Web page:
13. 13. Phytophthora in MacadamiaPhytophthora cinnamomi • Most widespread • Most frequent • g Most devastating • Multiple symptoms but similar impact on production
  14. 14. Phytophthora cinnamomi: Impact • Over $300 million loss to Australian horticulture & agriculture • $US30 million loss to the US avocado industry • 60% macadamia yield loss in Kenya (Mbaka et sl. 2009) sl • 100s of macadamia trees died in SE Australia (Pegg,1981) ( gg, )
  15. 15. Phytophthora in Macadamia 1. Factors that i fl 1 F t th t influence di disease severity in macadamia it i d i • Rootstock & root density (Good foundation) • Soil fertility • Environmental stress: drought, waterlogged2.2 Management of diseases caused by Phytophthora
  16. 16. Phytophthora in MacadamiaGoodG d root system provides a strong foundation t t id t f d ti Good soil Bad soil Ugly soil U l il
  17. 17. Phytophthora in MacadamiaGood root system provides a strong foundation Very poor Poor Good Very good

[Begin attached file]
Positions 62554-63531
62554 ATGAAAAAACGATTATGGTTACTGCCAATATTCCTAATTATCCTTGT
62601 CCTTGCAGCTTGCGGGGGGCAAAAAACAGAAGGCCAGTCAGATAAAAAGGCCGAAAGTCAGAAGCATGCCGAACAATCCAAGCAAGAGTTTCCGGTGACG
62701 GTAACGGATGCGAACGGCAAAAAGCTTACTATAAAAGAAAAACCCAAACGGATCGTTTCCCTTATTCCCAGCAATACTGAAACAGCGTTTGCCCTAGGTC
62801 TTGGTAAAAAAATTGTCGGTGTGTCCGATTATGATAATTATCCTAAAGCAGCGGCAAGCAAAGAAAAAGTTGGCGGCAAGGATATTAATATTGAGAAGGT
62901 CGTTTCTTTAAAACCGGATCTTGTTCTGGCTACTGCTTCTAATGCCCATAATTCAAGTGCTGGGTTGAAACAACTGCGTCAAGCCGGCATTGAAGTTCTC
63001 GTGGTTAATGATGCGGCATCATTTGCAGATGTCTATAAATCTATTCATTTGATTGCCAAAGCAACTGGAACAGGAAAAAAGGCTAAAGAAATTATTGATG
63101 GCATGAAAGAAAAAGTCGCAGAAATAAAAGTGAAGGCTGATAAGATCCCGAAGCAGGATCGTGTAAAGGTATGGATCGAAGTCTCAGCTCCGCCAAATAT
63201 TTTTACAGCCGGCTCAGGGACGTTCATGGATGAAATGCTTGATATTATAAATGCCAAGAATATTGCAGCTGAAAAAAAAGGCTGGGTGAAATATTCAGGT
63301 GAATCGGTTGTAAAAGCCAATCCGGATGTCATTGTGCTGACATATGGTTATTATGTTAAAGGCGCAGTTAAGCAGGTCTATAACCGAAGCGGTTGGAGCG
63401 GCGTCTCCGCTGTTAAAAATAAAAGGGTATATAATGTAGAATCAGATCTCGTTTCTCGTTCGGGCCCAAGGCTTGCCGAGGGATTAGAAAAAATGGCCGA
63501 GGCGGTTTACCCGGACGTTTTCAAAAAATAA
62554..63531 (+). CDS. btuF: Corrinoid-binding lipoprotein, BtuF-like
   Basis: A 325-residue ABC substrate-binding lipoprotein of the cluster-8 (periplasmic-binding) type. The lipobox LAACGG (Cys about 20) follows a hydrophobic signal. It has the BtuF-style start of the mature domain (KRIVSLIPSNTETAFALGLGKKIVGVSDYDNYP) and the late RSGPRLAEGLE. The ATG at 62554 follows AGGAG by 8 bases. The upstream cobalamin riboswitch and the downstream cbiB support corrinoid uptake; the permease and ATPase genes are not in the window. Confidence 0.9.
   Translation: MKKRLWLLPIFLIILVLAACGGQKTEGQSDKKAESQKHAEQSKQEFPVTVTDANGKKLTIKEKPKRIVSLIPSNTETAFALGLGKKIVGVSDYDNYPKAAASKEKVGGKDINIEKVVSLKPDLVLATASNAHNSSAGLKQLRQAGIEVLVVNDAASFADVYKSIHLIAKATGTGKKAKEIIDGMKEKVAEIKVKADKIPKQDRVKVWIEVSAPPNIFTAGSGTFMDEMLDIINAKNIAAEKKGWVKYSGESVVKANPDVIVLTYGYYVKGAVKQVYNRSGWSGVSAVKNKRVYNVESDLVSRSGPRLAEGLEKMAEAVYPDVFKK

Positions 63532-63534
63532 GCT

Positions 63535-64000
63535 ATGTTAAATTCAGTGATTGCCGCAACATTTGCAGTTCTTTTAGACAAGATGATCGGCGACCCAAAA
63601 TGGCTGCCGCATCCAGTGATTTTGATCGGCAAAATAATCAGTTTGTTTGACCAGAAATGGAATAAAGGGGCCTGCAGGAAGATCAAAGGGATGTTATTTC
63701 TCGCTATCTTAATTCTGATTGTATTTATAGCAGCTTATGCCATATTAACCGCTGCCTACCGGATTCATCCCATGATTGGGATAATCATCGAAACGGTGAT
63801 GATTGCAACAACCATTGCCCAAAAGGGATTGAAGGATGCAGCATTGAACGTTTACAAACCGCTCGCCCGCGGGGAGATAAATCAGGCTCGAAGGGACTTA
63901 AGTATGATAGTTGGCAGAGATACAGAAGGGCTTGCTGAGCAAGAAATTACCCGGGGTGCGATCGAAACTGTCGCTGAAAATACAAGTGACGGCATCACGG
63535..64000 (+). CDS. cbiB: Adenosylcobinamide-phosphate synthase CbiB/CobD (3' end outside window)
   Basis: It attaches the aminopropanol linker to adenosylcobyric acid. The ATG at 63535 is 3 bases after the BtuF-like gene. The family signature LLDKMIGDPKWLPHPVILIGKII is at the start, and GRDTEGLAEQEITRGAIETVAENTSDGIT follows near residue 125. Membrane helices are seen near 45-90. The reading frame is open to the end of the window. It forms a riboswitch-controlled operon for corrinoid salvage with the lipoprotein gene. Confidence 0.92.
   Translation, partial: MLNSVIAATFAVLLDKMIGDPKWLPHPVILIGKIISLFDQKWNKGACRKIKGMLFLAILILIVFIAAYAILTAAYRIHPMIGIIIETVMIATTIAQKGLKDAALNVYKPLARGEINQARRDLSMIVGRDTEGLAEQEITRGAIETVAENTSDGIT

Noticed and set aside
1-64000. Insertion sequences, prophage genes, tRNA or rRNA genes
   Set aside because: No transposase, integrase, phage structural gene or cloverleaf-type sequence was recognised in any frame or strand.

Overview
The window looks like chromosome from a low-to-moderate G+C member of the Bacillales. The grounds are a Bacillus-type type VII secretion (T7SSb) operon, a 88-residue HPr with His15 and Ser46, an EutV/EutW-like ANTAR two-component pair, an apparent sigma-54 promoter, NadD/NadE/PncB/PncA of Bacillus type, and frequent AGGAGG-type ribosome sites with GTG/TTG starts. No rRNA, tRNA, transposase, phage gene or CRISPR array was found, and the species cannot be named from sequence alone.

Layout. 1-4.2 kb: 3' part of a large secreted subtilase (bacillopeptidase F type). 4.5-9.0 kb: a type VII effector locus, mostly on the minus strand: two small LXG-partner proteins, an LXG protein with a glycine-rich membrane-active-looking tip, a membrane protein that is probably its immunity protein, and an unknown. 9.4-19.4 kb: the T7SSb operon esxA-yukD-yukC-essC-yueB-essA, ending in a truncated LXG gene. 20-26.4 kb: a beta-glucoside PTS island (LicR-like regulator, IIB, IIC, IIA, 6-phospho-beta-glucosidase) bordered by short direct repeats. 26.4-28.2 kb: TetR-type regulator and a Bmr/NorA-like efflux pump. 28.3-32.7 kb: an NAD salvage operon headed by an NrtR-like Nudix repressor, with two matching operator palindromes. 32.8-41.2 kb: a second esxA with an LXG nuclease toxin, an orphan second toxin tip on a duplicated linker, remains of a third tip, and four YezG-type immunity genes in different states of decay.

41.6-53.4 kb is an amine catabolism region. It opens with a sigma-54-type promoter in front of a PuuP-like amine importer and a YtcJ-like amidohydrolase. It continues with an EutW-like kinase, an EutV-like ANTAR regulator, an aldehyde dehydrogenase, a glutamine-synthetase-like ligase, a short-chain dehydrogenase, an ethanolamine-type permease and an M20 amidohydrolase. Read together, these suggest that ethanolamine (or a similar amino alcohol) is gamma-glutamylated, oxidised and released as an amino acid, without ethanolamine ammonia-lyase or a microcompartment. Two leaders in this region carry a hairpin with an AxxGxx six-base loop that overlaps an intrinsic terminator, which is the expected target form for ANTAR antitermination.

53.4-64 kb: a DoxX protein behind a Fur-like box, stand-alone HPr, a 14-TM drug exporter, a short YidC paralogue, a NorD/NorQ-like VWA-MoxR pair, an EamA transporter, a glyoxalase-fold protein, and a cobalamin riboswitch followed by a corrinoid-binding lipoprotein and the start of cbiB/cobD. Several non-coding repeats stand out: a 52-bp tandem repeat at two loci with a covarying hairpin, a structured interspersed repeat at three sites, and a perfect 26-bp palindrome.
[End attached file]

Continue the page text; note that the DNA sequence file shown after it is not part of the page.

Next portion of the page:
18. 18. Good root system contributes to macadamia resilience to adverse conditions 2010 Courtesy: David & Liz Kirby
  19. 19. Good root system contributes to macadamia resilience to adverse conditions 2011 Courtesy: David & Liz Kirby
  20. 20. Good root system contributes to macadamia resilience to adverse conditions 2012 Courtesy: David & Liz Kirby
  21. 21. Phytophthora in Macadamia Scion affects rootstock performance 5 y = 0.1384x + 0.0633 R 0 071 R² = 0.071 ating (0‐4) 4 severity ra 3 2Tree canopy s 1 0 0 1 2 3 4 5 Trunk canker severity rating (0‐4) T k k i i (0 4)
  22. 22. Phytophthora in MacadamiaEffect on grafted tree @ 3 years after planting: H2 (Hinde) rootstock 3.5 Treated (control) 3.0 Untreated 2.5 40% reduction Tree height (m) ) 2.0 1.5 15 h 60% reduction 60% d ti 1.0 0.5 05 0.0 842 816 Cultivar